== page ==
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Lawyers Aren't Biting at Indigent-Defense Fund

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After years of sparring with the state, court-appointed attorneys finally won a raise from the General Assembly, but so far the lawyers have been slow to pick up the cash. Of the $8.2 million that state lawmakers allocated in July, only about $254,573 has been claimed.

"It's just a big cultural change for everyone -- lawyers, judges and clerks," says Betsy Edwards, director of the Virginia Fair Trial Project, which helped pass the increase.

Before the cash infusion, Virginia was among the lowest-paying states for court-appointed lawyers — private attorneys the state pays to represent clients who can't afford attorneys. Representing a client on a single misdemeanor charge is still capped at only $120 — less than many lawyers bill for a single hour of work — no matter how long the attorney spends on the case. Advocates argued that the low pay made it impossible for attorneys to provide the same quality of representation to their indigent clients as they do to their higher-paying private clients.

Even though they can now apply for a waiver to go over the cap and draw on the funds specifically set aside for such cases, the new reimbursement forms are not getting turned in. Since July, more than 150,000 charges have been brought against clients defended by court-appointed attorneys, but only 1,104 waiver-requests have been filed and 1,036 have been approved, according to the Virginia Supreme Court. The state Supreme Court has created an 18-minute instructional DVD on how to fill out the form.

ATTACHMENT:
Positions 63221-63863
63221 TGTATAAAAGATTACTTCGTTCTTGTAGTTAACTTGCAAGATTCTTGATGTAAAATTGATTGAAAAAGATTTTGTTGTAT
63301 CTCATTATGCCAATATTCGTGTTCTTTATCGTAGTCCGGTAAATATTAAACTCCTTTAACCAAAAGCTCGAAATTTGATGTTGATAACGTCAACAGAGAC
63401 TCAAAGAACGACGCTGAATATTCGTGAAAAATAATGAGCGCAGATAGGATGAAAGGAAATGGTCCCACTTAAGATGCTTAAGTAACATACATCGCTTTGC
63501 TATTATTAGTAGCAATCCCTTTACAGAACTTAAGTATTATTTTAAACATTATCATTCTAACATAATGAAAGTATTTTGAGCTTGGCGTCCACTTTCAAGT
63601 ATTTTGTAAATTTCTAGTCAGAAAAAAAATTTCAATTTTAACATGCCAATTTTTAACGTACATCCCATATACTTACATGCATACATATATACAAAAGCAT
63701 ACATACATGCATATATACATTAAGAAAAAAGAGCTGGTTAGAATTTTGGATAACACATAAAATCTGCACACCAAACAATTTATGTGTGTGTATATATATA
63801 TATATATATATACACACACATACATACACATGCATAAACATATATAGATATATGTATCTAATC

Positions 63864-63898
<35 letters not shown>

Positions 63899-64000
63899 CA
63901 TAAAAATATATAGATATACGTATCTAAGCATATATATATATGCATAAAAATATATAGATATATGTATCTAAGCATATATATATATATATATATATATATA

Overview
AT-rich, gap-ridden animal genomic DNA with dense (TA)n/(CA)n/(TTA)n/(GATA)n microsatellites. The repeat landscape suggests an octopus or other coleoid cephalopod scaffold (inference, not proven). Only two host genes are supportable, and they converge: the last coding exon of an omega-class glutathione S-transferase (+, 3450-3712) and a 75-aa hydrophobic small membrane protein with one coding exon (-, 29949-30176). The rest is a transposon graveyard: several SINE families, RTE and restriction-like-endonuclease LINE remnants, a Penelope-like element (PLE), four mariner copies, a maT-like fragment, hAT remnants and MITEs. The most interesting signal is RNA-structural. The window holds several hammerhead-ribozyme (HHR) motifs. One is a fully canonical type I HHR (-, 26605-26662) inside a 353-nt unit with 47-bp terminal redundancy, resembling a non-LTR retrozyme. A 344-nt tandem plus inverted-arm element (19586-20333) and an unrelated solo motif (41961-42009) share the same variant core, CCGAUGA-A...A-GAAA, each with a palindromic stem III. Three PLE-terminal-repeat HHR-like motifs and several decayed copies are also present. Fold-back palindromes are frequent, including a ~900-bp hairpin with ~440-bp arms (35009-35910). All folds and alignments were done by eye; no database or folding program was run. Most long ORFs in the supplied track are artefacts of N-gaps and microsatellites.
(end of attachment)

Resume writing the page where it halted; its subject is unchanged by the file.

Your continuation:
Esther J. Windmueller, a prominent defense attorney who does some court-appointed work, says misinformation among attorneys about how much reimbursement is available may be discouraging them from filing for it. Judges, too, may be guarding the fund too closely, she says, adding that her waiver-requests have received uneven treatment. Although she sat on the panel that determined how the fund would be administered, Windmueller says a Chesterfield County judge decided that though she spent extra time on a multiple-charge case, it did not merit extra pay.

"They and I happen to — very respectfully — disagree about that," she says.

The forms are important for more than just the pay, says David Johnson, executive director of the Virginia Indigent Defense Commission, which oversees court-appointed attorneys. The data drawn from the forms will justify the need for the extra money to the General Assembly, he says: "This is the accountability piece." S



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